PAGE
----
Along with Mike Foley, Co-CEO and President, Hentges is responsible for the Itasca-based company’s overall representation to its customers and shares direct responsibility for the company’s strategic planning and day-to-day operations – including production, marketing and marketing. administration, risk control, claims, human resources, finance, legal, information services and travel.
Captive Resources owns and occupies a six-story building, but the pandemic has put flexible working arrangements, especially working from home, in the spotlight. “We have a nice place where everyone can work, and then COVID hit, and we immediately went to work remotely or work from home,” Hentges said. “We went back to two days a week in the office and three days a week working from home. If people want to work more from the office, they can. We don’t limit anyone’s time in the office.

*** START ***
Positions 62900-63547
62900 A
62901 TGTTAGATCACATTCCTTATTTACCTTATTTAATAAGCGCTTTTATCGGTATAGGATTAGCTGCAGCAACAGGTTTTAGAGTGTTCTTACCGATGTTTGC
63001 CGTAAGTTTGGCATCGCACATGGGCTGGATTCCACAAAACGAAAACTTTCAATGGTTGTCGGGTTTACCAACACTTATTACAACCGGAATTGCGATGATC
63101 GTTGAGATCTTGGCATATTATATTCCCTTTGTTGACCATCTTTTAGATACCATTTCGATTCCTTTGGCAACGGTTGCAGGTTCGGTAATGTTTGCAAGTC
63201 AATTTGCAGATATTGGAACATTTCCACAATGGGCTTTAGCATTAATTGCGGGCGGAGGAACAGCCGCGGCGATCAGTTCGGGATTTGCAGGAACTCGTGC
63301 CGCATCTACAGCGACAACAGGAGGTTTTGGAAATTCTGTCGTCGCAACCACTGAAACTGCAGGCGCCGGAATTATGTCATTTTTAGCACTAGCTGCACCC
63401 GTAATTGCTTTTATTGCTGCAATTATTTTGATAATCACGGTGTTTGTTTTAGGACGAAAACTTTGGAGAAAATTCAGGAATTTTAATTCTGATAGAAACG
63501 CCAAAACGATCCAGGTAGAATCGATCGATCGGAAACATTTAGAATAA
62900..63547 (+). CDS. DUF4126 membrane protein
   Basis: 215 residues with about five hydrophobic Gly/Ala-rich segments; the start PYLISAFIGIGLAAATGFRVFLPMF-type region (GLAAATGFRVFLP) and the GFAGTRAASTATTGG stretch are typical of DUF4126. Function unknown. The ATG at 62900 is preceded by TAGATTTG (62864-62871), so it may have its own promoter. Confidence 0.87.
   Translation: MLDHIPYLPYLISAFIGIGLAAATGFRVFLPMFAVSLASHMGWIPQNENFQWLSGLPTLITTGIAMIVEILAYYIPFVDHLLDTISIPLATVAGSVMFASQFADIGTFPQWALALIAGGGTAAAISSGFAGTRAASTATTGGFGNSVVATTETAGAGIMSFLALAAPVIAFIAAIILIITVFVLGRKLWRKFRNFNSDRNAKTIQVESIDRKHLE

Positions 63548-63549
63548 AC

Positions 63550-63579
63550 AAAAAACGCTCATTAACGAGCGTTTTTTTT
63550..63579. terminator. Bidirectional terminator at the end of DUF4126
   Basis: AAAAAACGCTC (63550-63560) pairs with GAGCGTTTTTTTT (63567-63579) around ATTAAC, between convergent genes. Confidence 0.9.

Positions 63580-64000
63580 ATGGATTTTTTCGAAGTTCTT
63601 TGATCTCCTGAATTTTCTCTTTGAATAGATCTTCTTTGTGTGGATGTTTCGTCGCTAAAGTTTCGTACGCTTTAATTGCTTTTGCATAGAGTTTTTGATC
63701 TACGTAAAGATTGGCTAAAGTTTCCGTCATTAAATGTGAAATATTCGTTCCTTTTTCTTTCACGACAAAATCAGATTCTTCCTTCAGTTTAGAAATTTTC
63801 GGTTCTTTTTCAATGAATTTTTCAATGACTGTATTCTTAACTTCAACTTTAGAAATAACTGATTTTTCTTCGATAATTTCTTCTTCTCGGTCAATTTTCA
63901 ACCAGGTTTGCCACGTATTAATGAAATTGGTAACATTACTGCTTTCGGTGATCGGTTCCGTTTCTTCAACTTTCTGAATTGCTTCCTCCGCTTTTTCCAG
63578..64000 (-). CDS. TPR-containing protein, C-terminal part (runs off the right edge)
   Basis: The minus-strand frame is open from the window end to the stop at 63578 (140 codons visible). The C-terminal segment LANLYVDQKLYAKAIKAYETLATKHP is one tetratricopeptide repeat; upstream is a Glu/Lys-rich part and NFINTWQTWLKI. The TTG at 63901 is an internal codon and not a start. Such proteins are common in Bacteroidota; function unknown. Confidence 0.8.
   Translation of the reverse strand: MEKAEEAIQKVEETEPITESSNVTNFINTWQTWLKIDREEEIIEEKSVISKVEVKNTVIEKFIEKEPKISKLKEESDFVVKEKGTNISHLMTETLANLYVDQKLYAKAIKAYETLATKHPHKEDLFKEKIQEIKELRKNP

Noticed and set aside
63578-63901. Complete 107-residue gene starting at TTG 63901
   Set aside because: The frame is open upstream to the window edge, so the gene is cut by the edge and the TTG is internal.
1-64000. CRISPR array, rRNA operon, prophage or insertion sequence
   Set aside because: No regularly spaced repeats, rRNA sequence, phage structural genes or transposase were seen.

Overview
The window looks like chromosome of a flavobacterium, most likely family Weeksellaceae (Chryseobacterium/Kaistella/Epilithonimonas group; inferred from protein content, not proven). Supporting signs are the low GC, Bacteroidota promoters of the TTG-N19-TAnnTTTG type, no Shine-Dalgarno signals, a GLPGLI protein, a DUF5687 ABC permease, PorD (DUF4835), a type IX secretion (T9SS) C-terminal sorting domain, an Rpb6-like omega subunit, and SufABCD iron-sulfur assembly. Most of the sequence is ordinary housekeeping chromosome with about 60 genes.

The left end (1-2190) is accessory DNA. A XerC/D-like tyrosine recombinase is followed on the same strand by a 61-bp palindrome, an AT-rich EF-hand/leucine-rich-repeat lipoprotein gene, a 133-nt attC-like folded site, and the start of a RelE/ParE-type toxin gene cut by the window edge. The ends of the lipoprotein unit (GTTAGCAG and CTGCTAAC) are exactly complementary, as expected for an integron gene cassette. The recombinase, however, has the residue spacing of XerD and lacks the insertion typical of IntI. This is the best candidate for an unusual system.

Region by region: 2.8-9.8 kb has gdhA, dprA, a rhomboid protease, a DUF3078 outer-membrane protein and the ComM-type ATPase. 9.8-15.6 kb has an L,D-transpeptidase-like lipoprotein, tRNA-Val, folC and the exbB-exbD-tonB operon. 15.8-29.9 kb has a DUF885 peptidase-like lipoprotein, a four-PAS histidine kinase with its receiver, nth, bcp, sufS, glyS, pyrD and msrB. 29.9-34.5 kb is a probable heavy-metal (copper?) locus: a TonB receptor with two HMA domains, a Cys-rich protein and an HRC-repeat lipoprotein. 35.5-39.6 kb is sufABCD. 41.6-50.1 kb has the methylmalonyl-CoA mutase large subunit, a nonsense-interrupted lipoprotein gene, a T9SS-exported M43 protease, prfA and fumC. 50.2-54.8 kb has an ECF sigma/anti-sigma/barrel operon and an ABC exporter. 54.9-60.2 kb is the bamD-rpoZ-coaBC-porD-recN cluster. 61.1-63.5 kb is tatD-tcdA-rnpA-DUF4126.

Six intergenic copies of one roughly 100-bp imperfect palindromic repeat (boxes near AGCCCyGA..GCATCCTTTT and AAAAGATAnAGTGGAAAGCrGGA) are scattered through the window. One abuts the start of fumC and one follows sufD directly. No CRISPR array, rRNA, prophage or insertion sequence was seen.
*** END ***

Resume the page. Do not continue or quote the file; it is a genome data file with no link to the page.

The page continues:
The company requires employees to be in the office on Mondays for team meetings and in-person interactions.
“We allow them to pick another day when they’re in the office,” Hentges said. “We are trying to make this second day a consistent day so we can know when people are coming and going to help schedule additional in-person meetings if needed. But there is also some flexibility to this.
He added: “This routine seems to be working really well for our people, and we just haven’t seen any slowdown in service to our customers or in the performance of our colleagues. So we’re pretty happy with it. We are able to attract very good people who want to spend more time at home, but we are also able to retain our culture. We think it’s important for people to see each other, get to know each other and make those connections as well.